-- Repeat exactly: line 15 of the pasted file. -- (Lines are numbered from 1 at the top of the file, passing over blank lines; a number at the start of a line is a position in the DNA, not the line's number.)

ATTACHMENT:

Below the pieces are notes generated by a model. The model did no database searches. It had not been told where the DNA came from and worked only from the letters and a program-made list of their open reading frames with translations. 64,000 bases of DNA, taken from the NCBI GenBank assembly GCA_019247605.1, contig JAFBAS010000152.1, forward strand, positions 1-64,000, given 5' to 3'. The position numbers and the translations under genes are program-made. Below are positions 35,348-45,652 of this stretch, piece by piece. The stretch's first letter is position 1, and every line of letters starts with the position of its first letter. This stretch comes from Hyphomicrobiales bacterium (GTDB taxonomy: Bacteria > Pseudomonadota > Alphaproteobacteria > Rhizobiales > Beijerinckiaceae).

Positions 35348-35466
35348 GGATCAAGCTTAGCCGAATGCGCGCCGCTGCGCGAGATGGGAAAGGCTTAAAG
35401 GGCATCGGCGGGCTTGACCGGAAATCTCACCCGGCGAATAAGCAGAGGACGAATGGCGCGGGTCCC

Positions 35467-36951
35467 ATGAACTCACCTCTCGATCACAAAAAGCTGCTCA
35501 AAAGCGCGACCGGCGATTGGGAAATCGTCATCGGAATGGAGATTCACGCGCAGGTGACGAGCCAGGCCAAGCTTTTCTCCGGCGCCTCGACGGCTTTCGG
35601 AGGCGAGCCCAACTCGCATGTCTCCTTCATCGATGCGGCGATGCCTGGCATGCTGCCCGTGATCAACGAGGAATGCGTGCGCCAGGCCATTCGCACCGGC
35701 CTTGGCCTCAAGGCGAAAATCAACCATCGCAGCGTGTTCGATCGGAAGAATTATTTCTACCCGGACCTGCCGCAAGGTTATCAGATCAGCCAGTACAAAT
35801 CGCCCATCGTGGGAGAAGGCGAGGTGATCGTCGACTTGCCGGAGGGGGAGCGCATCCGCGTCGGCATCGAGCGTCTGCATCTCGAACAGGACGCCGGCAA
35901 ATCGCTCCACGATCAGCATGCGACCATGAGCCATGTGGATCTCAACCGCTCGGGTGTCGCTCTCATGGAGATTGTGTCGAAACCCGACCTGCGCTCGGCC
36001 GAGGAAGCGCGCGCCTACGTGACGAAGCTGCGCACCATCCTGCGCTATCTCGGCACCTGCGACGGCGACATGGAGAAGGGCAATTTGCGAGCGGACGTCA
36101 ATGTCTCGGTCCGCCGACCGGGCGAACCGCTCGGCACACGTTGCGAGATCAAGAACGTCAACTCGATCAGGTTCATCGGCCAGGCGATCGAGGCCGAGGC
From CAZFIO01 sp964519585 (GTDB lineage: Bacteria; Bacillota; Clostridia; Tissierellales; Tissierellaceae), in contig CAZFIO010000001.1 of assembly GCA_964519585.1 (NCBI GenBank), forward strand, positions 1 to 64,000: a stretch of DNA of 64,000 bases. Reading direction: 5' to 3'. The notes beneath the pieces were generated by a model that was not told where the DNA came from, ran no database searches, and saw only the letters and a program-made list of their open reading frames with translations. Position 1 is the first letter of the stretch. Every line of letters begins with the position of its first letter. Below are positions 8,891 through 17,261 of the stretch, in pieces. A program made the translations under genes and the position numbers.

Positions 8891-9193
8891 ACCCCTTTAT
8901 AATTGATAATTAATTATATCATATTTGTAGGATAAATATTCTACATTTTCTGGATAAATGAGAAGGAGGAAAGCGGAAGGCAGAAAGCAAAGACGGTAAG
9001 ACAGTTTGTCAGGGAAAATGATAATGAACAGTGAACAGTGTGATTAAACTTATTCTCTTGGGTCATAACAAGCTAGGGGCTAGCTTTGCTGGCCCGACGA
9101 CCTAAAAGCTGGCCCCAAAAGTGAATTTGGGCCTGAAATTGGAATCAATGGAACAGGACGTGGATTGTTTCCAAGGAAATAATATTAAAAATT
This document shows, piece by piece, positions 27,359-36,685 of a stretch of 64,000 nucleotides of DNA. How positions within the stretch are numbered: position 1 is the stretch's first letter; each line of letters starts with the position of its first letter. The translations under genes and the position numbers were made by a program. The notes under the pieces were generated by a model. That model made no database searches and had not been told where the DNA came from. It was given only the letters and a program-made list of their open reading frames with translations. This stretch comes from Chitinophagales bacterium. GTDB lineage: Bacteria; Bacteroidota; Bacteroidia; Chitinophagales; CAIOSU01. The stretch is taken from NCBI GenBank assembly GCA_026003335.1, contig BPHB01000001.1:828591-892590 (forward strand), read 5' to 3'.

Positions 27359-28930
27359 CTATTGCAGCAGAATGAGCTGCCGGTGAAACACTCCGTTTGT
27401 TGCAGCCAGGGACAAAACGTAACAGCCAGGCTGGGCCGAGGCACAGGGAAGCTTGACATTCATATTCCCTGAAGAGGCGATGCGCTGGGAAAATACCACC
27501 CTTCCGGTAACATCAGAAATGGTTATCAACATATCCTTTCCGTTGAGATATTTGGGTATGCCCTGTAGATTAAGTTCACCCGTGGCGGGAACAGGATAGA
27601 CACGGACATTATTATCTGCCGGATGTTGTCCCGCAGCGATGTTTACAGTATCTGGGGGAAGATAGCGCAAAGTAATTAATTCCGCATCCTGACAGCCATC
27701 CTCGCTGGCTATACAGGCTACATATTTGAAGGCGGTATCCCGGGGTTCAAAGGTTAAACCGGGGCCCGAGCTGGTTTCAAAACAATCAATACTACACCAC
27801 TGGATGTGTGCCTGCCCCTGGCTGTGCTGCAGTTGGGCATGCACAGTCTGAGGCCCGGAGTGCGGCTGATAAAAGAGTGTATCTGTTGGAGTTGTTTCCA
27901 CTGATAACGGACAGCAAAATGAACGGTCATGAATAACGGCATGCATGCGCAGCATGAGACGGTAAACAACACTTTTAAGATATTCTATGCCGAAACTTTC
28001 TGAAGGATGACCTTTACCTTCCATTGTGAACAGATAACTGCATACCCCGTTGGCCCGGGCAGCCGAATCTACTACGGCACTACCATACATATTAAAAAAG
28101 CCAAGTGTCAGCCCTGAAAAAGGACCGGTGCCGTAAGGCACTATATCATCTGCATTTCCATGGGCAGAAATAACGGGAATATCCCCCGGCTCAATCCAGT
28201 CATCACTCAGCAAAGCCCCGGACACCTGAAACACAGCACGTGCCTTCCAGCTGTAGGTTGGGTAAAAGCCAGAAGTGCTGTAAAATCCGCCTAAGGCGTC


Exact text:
Positions 8891-9193